"What did you do?" she asks.
"I hacked my wife into 52 pieces with a chain saw."
She says, "So, you're single?"
-That's even funnier. -Thank you.
-Could I ask you something? -What?
-What did you do? -I knew you were going to ask.
-I hacked my wife into 52 pieces. -I was afraid you'd say that.
I'm a very small person, so maybe...
Maybe I can hack you into 40 pieces.
-What did you do, really? -No, really, but what did you do?
There was this protest march on this nuclear power plant and...
...when they came to arrest us...
...this macho sheriff got rough with the lady behind me.
I popped the bastard, so they gave me a little time for it.
I'm drinking a sea breeze. I hope you can afford them.
You have to stay sober. If you ain't sober, you're taking your chances.
Because I'm just one hell of an animal.
Yeah? Do tell.
Get you on this side, doll. Let's do this.
Who is Loretta anyway?
That's the love of my life. She's no longer with us.
-I thought I was the love of your life. -Chopped her into 52 pieces.
He hurt you like this, that married guy?
-He hurt you like this? -I told you, we never did anything.
-He hurt you like this? -Oh, scandal.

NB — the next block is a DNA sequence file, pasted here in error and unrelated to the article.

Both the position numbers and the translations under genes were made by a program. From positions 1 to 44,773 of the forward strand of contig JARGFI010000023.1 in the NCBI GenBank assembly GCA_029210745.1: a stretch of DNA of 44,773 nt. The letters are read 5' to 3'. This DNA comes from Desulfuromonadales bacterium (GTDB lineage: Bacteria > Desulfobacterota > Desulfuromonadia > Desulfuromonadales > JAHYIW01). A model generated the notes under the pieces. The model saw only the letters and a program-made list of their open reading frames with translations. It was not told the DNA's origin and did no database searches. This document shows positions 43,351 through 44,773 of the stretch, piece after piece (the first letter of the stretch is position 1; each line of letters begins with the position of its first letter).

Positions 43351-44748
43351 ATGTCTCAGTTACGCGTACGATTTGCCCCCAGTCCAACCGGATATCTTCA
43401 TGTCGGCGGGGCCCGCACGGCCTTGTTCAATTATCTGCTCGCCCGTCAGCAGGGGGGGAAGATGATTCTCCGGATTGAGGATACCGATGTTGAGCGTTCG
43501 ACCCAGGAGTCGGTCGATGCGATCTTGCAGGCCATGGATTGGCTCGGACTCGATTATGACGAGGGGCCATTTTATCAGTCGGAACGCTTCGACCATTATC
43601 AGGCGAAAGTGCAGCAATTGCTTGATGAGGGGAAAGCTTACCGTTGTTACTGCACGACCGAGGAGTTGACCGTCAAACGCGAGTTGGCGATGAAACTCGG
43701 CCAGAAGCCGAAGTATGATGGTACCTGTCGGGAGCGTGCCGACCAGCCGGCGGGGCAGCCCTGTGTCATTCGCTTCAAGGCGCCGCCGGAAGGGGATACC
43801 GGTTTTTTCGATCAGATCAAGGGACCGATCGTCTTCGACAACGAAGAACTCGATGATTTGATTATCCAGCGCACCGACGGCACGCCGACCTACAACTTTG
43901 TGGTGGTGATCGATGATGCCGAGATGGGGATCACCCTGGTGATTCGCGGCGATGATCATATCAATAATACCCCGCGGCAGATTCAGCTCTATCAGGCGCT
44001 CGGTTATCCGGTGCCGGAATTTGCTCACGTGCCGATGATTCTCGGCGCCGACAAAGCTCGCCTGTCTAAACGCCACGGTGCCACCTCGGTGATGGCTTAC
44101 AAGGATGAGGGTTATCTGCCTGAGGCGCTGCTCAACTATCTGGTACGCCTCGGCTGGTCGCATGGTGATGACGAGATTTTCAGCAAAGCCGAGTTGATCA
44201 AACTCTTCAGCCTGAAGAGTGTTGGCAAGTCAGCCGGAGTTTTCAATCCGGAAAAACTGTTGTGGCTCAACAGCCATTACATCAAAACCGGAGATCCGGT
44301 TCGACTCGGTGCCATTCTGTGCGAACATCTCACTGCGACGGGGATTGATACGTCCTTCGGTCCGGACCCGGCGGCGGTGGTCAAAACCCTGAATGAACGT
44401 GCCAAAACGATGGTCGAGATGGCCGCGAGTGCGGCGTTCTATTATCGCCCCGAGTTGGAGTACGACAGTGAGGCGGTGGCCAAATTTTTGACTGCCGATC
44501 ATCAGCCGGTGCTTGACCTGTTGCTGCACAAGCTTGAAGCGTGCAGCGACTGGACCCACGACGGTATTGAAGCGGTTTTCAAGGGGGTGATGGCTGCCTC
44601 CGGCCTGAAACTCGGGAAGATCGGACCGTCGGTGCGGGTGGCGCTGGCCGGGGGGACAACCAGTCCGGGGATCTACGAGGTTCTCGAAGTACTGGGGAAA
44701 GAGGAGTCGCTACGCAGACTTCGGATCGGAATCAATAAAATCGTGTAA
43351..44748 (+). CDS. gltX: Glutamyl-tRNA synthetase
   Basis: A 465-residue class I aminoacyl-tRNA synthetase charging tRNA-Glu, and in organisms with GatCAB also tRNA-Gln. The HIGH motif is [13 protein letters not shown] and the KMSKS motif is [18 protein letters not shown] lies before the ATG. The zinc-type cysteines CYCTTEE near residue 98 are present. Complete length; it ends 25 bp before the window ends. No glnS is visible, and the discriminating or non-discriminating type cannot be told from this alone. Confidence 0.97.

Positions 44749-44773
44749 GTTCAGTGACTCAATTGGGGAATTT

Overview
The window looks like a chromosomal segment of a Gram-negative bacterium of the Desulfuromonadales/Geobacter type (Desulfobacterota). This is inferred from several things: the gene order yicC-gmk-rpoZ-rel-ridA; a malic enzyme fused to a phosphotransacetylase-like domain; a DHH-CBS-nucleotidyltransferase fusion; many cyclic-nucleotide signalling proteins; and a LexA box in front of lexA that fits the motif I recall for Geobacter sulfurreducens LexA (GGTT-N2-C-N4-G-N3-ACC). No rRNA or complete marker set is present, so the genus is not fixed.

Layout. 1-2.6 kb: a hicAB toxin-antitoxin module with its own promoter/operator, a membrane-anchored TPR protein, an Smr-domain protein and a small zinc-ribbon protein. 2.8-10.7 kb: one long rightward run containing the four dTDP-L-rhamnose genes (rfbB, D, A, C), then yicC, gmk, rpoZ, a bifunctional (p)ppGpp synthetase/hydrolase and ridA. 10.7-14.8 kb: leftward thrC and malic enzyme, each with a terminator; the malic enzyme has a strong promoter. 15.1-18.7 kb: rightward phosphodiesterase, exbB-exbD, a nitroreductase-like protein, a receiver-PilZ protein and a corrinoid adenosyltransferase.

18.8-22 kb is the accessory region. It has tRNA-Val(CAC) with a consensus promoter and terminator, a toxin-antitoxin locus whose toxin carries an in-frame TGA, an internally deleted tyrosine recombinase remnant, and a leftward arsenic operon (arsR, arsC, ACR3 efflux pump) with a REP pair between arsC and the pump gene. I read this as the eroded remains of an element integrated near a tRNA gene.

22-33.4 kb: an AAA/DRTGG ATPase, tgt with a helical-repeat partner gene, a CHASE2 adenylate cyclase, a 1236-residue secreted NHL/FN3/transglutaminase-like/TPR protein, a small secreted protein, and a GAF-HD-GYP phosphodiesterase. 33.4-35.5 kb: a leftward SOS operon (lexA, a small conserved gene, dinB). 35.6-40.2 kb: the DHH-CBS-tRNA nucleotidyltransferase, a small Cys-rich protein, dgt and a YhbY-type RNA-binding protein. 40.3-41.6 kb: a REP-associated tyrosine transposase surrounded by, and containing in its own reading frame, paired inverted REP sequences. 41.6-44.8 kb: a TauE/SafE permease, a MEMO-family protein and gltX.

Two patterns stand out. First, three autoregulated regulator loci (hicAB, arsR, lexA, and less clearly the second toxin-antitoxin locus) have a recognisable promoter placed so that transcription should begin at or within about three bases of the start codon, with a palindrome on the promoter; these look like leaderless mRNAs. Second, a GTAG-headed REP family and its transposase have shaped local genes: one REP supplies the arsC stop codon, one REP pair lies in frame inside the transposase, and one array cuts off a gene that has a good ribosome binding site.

He's a rough one.
How's this feel?
Oh, my God. Am I under arrest?
Not quite, darlin'.
Officer, I swear, it's all a mistake.
That married guy hurt you like this?
Because what he did to me hurt a lot worse than this!
I've got you now, bitch!
Dani, when did this key stop working?
What? Oh, I don't know.
No wonder. A wire's missing.
A piano wire is missing. Was somebody fooling around with the piano?
-Yeah? -Mr. Bowden.
-I think we might have a little break. -Good.
I can be there in a half hour. All right, fine. Thank you.
-Who was that? -Cady raped another girl.
Rape? You said it was battery.
The case was wobbly. I got it reduced.
I remember those days, old slippery Sam.
I'm sorry. I just didn't want to alarm you or Dani.
-Why? How old was that girl? -16.
My birthday is coming up.
Neighbors heard screams and called us.
When the perp drove off, somebody made his plate.
-Max Cady. -Great.
We got one little problem. The girl is scared.
She's claiming she fell down some stairs.
Don't look at me.
Oh, my God.
You two know each other?
Yeah, we work together.
I'll be outside.
I'm so stupid.
You stood me up at the club the other day.
Then you didn't call.
By last night...
...I was feeling pretty reckless.
I thought about what you said, you know...
...that your wife didn't know I existed.
And I felt like...
...I was going to show you.
I guess I showed you, all right, didn't I?
I guess I really showed you.
Listen to me, okay?
Now, look, this guy Cady...
...he's done this kind of thing before.
Now, he's going to do this over and over again...
...unless you testify and we take him to court...
And press charges and testify.